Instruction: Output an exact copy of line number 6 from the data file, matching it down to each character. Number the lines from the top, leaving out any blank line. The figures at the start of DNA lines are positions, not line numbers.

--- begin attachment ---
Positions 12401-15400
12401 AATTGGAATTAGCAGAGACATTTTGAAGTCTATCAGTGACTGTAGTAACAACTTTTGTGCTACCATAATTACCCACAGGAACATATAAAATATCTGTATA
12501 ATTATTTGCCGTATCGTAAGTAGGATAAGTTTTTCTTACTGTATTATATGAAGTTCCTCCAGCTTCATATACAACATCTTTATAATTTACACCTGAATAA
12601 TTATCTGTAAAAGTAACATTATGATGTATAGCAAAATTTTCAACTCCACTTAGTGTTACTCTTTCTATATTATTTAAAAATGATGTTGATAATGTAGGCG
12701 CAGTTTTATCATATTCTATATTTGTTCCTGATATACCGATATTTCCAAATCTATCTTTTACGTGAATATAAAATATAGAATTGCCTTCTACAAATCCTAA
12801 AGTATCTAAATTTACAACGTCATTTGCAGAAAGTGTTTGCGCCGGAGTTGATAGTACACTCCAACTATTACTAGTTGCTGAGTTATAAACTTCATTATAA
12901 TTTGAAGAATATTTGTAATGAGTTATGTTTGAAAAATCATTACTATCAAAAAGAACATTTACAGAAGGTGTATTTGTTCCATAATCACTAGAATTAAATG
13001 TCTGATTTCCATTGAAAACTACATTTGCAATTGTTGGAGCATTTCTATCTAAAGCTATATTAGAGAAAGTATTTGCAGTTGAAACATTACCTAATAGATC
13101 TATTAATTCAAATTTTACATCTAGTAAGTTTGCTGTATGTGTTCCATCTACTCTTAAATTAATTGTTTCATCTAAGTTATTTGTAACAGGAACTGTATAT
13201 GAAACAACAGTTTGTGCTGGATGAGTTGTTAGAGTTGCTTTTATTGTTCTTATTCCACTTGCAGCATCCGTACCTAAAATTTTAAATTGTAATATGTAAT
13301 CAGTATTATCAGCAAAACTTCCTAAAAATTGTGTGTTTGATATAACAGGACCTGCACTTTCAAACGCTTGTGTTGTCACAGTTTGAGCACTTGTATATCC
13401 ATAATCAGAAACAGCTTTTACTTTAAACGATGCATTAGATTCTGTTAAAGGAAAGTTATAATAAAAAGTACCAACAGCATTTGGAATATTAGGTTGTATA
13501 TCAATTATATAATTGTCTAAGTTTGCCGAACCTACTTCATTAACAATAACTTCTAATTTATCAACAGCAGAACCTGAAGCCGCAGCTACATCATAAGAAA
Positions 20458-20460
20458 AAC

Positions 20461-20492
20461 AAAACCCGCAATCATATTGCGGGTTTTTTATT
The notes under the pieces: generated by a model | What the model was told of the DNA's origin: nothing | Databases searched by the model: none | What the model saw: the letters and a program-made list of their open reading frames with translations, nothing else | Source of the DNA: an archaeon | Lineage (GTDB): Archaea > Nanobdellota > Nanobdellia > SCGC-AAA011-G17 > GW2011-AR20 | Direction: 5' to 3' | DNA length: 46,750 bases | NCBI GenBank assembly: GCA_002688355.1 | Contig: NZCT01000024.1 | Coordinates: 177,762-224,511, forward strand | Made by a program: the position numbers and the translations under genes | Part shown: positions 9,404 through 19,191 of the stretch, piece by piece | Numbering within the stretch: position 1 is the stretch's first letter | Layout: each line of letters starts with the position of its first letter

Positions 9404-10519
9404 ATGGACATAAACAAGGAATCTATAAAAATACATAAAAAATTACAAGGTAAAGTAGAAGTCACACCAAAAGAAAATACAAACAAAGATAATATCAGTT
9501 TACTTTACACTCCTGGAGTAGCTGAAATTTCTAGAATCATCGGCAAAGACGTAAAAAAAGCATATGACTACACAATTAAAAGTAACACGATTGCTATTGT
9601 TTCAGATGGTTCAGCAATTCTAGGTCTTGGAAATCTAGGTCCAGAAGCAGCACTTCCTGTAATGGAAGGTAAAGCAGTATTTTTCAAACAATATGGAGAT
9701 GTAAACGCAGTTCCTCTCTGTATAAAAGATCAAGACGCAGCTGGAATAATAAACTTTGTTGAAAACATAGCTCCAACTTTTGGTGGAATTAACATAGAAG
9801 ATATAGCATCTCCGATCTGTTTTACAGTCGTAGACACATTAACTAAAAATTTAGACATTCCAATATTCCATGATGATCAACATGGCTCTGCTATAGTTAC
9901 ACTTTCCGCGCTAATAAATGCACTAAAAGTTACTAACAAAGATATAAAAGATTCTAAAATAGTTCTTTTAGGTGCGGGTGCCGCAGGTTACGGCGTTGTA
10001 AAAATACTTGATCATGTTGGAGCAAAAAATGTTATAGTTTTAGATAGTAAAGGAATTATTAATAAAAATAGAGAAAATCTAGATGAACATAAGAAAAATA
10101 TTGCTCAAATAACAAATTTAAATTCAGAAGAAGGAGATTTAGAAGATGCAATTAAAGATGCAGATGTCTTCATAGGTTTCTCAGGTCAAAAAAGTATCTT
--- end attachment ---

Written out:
12801 AGTATCTAAATTTACAACGTCATTTGCAGAAAGTGTTTGCGCCGGAGTTGATAGTACACTCCAACTATTACTAGTTGCTGAGTTATAAACTTCATTATAA